On Dec. 10, Russian President Vladimir Putin revealed the name of the candidate he will back in Russia's presidential election in March. Ending months of feverish speculation, the President chose his First Deputy Prime Minister and former chief of staff, Dmitry Medvedev.
Medvedev, who is also the chairman of energy giant Gazprom (GAZP.RTS), returned the favor on Dec. 11, revealing in a speech that if elected he would ask Putin to serve as Prime Minister and head of the government. With this not entirely unexpected development, the long-standing question of what Putin will do after leaving the presidency has at last been answered. The transition may not be very democratic, since Putin clearly will still hold the reins of power. But investors are reassured at the prospect of stability: The RTS stock index ended the day up a half percent, after rising 2% on Dec. 10.
In a rare interview with the Western media, Medvedev sat down with BusinessWeek's Moscow bureau chief Jason Bush in mid-September to discuss Russia's economic and political situation. In their wide-ranging discussion, Medvedev touched on many topical questions, including the legacy of President Putin, the role of the state in Russia's economic development, and next spring's presidential election. Edited excerpts from their conversation follow.
President Putin's presidency is coming to an end. How would you summarize the historical significance of the last eight years?
Fifteen or so years ago, the majority of our people had a feeling of disaster. It wasn't just a disaster for the state, but also a disaster for all those values which people had lived by for decades. During the last eight years, I think the main thing has been achieved. We've stabilized life in the country. We've created a modern market economy, which can secure the nation's development during the coming decades.
When many people look at Russia's economy in recent years, what they see is the growing role of the state. For example, state companies like Gazprom have been expanding. Doesn't this contradict the idea of a modern market economy?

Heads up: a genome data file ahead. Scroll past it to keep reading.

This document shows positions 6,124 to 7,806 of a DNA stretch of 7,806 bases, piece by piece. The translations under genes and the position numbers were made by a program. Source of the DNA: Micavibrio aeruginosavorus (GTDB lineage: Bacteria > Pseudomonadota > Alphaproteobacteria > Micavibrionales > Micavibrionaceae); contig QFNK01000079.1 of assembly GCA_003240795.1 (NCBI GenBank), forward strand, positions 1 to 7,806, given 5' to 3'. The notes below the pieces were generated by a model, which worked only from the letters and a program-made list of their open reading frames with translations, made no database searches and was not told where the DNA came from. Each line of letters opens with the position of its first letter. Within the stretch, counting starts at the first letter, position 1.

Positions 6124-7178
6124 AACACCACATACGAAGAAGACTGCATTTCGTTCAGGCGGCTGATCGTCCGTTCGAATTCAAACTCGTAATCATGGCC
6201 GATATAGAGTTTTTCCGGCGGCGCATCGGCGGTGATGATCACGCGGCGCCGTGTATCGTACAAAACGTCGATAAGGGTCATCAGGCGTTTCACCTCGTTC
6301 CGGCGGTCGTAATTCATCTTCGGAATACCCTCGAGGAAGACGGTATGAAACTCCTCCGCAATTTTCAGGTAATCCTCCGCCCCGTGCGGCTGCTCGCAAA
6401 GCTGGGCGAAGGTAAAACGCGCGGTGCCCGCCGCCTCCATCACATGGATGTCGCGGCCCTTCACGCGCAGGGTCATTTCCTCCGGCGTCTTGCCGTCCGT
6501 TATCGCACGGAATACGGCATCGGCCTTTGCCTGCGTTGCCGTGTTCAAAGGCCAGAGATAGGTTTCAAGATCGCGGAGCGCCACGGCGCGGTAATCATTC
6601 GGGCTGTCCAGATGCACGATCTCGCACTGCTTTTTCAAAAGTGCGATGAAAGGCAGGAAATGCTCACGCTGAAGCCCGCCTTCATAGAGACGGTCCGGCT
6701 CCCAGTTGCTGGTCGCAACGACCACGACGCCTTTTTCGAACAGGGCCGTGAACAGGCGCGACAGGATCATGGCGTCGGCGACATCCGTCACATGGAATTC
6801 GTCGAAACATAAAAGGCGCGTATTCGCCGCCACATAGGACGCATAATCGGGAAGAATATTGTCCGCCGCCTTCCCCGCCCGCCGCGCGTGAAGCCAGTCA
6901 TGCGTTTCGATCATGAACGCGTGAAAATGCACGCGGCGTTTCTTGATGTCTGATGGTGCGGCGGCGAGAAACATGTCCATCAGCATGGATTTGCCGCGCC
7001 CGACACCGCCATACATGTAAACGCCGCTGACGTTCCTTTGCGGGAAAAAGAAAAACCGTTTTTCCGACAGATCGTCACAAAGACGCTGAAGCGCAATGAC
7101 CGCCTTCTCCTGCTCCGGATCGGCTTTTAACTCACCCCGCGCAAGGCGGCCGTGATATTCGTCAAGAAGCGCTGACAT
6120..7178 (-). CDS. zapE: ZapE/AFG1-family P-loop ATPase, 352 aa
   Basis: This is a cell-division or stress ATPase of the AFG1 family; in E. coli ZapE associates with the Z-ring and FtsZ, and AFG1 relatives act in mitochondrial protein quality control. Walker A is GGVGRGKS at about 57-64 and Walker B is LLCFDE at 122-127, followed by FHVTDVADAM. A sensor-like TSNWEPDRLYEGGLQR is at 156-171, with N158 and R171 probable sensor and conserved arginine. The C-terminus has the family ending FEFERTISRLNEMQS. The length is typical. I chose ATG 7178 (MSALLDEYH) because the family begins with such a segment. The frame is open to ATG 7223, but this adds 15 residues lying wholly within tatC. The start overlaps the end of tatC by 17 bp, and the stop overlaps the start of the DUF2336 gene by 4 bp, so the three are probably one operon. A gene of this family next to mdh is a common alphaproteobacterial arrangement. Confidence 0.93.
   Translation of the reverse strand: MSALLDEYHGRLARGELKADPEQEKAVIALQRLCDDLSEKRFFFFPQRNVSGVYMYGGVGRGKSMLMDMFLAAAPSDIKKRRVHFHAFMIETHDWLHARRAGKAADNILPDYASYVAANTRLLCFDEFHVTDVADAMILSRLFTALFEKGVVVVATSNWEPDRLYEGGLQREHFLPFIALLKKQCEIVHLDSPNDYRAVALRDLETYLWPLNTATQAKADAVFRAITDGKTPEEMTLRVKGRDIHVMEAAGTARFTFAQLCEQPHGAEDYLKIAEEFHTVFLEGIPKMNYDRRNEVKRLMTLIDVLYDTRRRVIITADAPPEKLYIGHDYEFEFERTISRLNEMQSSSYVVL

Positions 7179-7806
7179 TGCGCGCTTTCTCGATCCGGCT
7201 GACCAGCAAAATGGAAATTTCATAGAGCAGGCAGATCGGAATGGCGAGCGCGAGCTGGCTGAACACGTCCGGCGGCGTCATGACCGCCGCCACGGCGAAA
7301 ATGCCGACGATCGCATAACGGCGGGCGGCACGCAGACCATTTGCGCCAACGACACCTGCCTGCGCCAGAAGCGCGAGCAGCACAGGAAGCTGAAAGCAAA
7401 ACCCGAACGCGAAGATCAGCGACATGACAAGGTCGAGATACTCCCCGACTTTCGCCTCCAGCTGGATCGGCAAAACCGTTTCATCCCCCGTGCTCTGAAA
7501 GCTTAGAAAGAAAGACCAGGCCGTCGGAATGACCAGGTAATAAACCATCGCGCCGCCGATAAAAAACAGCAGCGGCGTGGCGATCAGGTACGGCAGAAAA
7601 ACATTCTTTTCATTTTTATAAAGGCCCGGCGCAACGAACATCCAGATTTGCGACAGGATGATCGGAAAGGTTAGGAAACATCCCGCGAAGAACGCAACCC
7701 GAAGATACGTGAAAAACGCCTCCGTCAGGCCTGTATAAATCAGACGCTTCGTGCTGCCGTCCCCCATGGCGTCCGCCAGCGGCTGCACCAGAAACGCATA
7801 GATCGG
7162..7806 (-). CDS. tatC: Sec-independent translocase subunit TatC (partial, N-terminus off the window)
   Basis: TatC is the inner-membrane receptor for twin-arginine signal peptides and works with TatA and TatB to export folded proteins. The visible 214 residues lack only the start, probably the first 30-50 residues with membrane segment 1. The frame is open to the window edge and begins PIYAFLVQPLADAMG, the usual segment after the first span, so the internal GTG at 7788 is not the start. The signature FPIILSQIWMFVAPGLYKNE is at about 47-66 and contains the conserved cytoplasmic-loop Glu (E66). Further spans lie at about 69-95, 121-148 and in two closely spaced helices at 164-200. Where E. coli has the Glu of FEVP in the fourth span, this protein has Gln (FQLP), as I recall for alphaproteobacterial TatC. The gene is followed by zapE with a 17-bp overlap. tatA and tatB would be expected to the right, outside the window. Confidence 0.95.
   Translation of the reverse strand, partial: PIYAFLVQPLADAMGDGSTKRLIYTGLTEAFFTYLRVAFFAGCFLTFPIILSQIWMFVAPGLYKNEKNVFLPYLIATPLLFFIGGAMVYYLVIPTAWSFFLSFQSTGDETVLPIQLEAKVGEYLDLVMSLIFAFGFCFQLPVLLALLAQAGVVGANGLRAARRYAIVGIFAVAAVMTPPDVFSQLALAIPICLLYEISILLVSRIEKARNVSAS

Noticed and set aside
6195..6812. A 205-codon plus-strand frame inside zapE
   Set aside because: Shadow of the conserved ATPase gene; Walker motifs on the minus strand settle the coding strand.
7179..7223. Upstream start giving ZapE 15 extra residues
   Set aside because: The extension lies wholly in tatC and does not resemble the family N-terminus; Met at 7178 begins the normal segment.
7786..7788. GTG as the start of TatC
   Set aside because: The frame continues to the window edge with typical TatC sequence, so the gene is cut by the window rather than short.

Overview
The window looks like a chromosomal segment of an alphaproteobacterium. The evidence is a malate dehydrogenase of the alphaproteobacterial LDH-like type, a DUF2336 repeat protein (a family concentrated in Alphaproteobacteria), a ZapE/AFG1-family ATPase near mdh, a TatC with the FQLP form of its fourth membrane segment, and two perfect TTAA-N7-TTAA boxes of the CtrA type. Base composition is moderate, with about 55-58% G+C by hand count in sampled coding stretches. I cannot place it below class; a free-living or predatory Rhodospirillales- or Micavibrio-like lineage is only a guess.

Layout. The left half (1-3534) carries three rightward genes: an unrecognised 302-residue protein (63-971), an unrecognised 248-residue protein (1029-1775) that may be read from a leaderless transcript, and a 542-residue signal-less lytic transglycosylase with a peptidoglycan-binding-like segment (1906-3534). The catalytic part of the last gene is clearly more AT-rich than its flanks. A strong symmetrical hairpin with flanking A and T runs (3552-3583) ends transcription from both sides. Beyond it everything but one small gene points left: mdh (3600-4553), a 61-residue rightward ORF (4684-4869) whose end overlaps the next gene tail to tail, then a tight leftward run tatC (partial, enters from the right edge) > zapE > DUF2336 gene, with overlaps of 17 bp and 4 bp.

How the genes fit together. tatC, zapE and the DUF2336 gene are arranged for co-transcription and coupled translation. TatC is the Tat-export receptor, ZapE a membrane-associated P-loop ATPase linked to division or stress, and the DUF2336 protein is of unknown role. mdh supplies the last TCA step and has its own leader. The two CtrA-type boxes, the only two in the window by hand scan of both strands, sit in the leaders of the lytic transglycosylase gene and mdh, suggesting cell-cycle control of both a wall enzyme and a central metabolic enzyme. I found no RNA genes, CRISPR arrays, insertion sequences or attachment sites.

I don't think it does. Modern market economies aren't all the same. If you take, say, the economy of the U.S. and the economies of the EU, we see different types of economy. That was the result of historical development.
As far as our economy's concerned, of course Russia also has its own historical traditions. Even under the tsars, Russia had a high share of state capital. The biggest joint stock companies, formed at the end of the 19th century, were state-owned. All the railways, and the insurance companies, developed as a result of a partnership between the state and private capital. Yet, at the time, Russia was one of the fastest-developing capitalist countries in the world.
Today, I think we have the share of state property that is appropriate for the current level of economic development. There are key sectors—energy, infrastructure—that certainly have a special character for our state and require state attention. I'm not a fan of state domination of the economy. But there are simply some tasks which, in Russian conditions, can't be solved without the participation of the state.
Many people speculate that there are different clans or interests within the state. For example, large state corporations are sometimes described as competing centers of power.
You know, this is just a simplistic, theoretical scheme that's only good for the tabloids. Why? Because if it was really like that, then our economy would have collapsed a long time ago. If someone sitting at the head of some large company made multibillion-dollar decisions based only on their private interests, the whole economy would stop. And just the opposite is happening. Economic growth is 7%.
There were several well-known cases that were particularly worrying for investors. I'm talking about the Yukos affair, the Sakhalin II case (BusinessWeek.com, 12/14/06), the problems with Kovykta (BusinessWeek.com, 4/19/07). Aren't property rights in Russia poorly defended?
As a whole I'd say that property rights in our country are protected. In the legal sense, everything's fine with our laws. They're some of the most modern in Europe. But understanding of the laws is also very important. I think we have to improve it on all levels. Not just on the private level, but also at the state level.
As far as the concrete examples you gave are concerned, I wouldn't say that these were cases of property rights violations. With Kovykta, you can interpret it in different ways. Our foreign partners—BP (BP)—had a whole bunch of violations, regarding environmental legislation and licensing, and they recognized that. I think that the compromise which Gazprom and BP reached was an entirely normal, market-based compromise. This wasn't a case of confiscation or requisition. It was done at the market price.
As far as the Yukos case is concerned, as you know, every decision was taken because the management and owners of the company were accused of crimes, which unfortunately happens in other countries as well, including the U.S. The claims that were made against this company were extremely significant, which of course led to its disintegration.